... Mobilizing Material Resources.—No stone was left unturned to provide the arms, munitions, supplies, and transportation required in the gigantic undertaking. Between the declaration of war and the armistice, Congress enacted law after law relative to food supplies, raw materials, railways, mines, ships, forests, and industrial ...
— History of the United States • Charles A. Beard and Mary R. Beard

... there not one to share with me The shame and wrath I own? Is there not one to curse that Thing Or pick up stones to stone— To rend and wreck and raze to earth— Or do ...
— Bars and Shadows • Ralph Chaplin

... to reconnoitre, perceived the band taking another course, towards the east, leaving, as they had proposed, three of their men behind them. For a few minutes he heard these men canvassing as to the best means of carrying the saddles, and having drank pretty freely from a large stone jug, they wrapped themselves in their blankets, and crawled into a sort of a burrow, which had probably been dug out by the brigands as a cachette for their provisions and the booty which they could ...
— Monsieur Violet • Frederick Marryat

... of the floor he had discovered an opening, which evidently was the passage leading to a well, or perhaps, as he thought, to one of the unused drains, such as there are many in the old castles. A low stone fence surrounded the opening, and it was this over which he had stumbled. Aslitta reflected for a moment—perhaps it was once covered with a stone, which, slipping out of place, dropped below. The opening was not very wide, and it was only after a great effort ...
— The Son of Monte-Cristo, Volume I (of 2) • Alexandre Dumas pere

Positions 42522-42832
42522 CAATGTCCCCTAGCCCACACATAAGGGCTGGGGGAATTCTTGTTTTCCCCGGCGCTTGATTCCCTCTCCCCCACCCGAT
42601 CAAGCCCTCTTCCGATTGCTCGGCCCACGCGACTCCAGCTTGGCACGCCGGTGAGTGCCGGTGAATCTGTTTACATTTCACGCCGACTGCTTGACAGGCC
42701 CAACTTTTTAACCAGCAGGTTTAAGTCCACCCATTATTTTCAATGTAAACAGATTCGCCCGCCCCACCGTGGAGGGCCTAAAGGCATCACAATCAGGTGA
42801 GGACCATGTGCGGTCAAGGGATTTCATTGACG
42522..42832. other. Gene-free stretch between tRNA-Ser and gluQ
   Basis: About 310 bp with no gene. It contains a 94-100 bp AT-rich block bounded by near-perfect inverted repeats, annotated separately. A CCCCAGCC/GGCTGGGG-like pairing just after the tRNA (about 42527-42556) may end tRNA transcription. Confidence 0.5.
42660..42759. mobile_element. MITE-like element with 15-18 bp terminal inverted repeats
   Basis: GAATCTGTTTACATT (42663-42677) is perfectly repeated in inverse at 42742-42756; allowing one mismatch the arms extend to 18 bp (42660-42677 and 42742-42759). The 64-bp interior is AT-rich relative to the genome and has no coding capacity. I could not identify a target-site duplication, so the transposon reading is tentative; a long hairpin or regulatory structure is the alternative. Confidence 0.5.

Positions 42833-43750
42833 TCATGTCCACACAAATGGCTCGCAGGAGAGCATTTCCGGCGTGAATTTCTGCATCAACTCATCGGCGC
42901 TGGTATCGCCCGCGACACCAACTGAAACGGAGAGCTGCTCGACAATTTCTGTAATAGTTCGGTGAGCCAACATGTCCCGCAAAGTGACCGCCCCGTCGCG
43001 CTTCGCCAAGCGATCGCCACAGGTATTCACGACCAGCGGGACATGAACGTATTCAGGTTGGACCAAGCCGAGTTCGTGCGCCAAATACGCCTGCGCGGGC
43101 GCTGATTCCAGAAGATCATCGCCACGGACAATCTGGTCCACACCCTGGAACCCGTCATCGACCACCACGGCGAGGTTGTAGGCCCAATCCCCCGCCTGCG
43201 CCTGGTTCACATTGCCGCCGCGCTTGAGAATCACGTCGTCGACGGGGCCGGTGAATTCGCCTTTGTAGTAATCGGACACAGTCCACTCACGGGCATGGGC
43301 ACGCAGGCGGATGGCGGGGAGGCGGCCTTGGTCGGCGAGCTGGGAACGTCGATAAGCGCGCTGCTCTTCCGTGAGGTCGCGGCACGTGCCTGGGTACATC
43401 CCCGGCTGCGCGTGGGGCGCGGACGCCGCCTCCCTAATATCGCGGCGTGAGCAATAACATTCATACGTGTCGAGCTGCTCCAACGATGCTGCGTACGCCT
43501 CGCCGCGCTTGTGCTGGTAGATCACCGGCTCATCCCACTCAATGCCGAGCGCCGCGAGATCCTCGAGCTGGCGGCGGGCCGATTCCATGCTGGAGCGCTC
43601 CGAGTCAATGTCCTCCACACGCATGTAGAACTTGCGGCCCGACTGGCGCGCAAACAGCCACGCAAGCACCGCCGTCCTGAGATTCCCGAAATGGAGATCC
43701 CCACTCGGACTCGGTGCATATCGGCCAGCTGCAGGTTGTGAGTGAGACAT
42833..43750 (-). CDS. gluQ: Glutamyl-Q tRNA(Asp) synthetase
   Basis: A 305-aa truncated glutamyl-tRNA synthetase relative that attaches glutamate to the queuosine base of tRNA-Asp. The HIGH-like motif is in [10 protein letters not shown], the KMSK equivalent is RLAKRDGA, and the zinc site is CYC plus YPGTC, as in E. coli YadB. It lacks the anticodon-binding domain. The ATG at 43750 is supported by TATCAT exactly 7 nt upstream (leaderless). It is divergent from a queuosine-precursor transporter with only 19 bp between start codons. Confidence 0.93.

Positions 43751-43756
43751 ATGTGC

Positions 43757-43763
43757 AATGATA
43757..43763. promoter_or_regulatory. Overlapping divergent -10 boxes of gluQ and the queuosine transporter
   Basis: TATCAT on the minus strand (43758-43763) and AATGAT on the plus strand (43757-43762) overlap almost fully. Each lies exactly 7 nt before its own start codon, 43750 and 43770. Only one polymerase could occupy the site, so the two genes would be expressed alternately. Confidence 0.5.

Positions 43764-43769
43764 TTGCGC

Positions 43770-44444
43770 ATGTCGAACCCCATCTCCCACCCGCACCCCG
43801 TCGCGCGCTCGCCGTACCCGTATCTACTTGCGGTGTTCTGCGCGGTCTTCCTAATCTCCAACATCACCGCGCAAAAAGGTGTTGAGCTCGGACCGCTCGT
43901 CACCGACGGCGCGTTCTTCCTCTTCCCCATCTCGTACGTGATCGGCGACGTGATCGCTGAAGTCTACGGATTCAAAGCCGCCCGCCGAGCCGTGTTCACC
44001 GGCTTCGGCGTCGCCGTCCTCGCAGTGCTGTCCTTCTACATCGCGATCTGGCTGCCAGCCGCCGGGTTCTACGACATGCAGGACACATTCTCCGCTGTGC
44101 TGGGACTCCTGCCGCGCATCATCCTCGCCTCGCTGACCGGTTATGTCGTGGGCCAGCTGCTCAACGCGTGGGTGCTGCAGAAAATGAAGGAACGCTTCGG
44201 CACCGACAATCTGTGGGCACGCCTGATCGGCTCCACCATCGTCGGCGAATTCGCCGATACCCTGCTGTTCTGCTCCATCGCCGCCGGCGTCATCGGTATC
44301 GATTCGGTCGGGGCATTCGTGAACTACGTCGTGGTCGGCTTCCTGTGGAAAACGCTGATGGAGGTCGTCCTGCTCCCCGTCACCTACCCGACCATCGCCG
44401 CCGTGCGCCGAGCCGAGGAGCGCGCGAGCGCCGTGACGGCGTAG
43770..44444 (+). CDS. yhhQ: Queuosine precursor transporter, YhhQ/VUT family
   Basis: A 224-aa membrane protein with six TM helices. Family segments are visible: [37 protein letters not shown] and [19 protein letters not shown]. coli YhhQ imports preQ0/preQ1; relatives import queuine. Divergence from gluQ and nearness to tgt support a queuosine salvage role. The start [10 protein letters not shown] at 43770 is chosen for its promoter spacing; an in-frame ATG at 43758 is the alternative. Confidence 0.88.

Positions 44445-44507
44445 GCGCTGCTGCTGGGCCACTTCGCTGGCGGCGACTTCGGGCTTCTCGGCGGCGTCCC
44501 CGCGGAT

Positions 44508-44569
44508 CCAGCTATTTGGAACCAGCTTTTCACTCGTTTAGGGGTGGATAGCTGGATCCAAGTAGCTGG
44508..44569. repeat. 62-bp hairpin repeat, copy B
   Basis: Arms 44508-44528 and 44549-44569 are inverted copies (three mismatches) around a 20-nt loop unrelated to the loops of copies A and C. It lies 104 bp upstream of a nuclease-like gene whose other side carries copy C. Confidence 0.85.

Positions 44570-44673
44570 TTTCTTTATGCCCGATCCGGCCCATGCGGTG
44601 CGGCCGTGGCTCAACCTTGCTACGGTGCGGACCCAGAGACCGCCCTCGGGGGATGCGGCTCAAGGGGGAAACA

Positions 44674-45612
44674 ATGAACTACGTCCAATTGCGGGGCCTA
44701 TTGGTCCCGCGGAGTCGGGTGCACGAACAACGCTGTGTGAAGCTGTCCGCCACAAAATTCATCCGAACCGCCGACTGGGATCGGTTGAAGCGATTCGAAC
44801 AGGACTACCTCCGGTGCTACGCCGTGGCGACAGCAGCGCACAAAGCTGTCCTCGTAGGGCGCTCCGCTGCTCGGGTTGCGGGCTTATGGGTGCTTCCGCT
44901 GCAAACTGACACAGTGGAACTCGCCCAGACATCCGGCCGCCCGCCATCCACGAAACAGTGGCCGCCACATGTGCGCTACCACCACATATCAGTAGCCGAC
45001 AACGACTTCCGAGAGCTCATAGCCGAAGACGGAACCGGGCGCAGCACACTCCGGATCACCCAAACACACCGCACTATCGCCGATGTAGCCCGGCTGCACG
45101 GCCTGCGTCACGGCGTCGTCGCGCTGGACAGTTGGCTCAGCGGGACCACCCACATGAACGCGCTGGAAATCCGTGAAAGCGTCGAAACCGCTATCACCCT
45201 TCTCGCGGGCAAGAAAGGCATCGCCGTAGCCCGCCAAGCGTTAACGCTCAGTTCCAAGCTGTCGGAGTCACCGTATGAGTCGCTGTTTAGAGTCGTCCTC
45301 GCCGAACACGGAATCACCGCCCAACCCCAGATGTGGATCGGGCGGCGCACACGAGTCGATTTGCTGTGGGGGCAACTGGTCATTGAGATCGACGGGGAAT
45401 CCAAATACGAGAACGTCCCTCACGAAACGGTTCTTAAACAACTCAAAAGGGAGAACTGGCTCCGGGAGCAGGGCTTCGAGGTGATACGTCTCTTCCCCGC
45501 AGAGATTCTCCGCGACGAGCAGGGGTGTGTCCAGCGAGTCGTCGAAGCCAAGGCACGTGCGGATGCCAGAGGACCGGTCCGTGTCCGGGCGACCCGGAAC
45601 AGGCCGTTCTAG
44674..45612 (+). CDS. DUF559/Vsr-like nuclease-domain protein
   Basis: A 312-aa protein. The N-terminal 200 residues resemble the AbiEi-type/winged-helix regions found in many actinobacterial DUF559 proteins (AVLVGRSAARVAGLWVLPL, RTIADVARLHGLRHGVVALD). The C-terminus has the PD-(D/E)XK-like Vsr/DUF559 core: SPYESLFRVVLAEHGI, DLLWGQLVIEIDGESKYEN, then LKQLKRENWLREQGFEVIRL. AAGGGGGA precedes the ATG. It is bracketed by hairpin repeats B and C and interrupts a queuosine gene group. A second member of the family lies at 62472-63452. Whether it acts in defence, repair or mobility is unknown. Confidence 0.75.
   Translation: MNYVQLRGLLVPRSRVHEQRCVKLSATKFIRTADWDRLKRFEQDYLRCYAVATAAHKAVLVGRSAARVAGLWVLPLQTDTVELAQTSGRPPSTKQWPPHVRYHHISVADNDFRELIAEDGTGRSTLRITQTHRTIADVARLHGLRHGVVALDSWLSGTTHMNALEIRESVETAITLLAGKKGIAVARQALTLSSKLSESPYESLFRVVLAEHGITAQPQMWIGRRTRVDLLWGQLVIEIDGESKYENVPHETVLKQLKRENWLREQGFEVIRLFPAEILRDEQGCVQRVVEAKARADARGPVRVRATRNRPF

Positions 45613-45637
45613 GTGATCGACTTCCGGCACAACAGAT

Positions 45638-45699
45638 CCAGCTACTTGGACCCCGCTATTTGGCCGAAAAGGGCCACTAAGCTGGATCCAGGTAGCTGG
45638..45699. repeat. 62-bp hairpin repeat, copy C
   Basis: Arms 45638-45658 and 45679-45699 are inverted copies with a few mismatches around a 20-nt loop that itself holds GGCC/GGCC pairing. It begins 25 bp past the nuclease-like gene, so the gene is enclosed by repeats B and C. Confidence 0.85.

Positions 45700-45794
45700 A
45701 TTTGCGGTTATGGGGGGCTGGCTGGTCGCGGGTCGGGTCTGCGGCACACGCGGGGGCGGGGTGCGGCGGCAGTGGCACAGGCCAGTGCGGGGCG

... joining the Appian Way were paved with similar blocks of the same sort of stone. In the fog they went wrong three several times where side-roads branched off at a thin angle. In each case they failed to discover their mistake until they had gone on for some distance; in each case they had to retrace their steps for fear ...
— The Unwilling Vestal • Edward Lucas White

... the conceit, half-ashamed of his own childishness, and crossing the stream by some boulders, he brushed away the earth and weed from the top of the great stone. Then he retraced his steps and gathered a handful of bleached twigs that the winter floods had left stranded along the margin of the stream. These he arranged methodically on the cleared space; on the top of the tiny ...
— Uncanny Tales • Various

... a quarter of a mile from the stone quay that marked the city's principal landing-place. Nearer to them was a broad, sandy beach behind which, in a long string along the lake shore, lay the city. Its houses were not unlike those of Arite, although most of them were rather smaller and less pretentious. ...